Monthly Archives: February 2020

Black Canyon 100km

Sweaty stinky armpits. Why does one produce such a thing when adjusting to a different time zone? It’s 0200 MST (US) time (0900 GMT) and I was wide awake drinking a morning coffee. I made the decision to stay on UK time when travelling to Phoenix, Arizona because I didn’t want jet lag to effect my race. My do or die (don’t) mission.

It was peaceful as everyone slept. Well, not everyone….the nearest highway hums all night. I was staying with Miguel. I got in contact with him via a Facebook group – the Aravaipa Trail running group- on which I asked for accommodation help. The response was really generous but Miguel and his offer of a room in The Ultrahouse was too good to be true. As I look through the visitors book I can see I follow in many other ultra runners footsteps who have also passed through Phoenix.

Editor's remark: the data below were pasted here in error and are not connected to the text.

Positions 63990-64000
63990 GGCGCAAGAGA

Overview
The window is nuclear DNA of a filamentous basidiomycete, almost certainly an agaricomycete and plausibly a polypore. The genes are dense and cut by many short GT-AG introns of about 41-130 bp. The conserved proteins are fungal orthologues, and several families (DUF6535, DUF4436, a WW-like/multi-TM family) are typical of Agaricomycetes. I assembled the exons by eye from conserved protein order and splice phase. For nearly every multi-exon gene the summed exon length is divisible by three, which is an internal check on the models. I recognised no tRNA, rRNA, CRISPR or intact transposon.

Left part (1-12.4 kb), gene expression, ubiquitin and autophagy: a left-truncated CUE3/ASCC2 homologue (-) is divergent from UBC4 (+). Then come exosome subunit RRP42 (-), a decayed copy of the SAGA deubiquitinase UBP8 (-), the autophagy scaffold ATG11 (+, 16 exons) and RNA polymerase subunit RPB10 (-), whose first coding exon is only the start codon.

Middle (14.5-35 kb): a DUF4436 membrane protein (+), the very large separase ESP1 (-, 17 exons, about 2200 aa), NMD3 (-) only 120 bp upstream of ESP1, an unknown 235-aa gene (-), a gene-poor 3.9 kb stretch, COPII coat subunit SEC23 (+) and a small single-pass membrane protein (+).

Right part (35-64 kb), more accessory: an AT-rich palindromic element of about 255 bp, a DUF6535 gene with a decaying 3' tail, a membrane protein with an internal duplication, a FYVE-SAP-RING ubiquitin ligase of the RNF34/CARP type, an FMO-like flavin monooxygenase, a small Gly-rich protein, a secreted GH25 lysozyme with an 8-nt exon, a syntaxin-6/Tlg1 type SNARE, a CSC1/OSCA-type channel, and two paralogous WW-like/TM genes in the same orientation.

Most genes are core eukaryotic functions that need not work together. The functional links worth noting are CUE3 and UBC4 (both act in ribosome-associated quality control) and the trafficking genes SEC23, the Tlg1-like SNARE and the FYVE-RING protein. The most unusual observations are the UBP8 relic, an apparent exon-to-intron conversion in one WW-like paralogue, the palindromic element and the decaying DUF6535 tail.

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I arrive Thursday late afternoon. I have one day before the Black Canyon 100km.

The historic trail is of national significance, following a route used since the times of pre-historic Native American travelers and traders.  The Department of the Interior officially established the route as a livestock driveway in 1919, when it was used by woolgrowers from the Phoenix area to herd sheep to and from their summer ranges in the Bradshaw and Mingus Mountains.  Many segments of the trail roughly parallel the old Black Canyon stagecoach road between Phoenix and Prescott.

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The Black Canyon 100km features a 55 mile stretch of this trail beginning at in Spring Valley and ending at the Emery Henderson Trailhead near New River.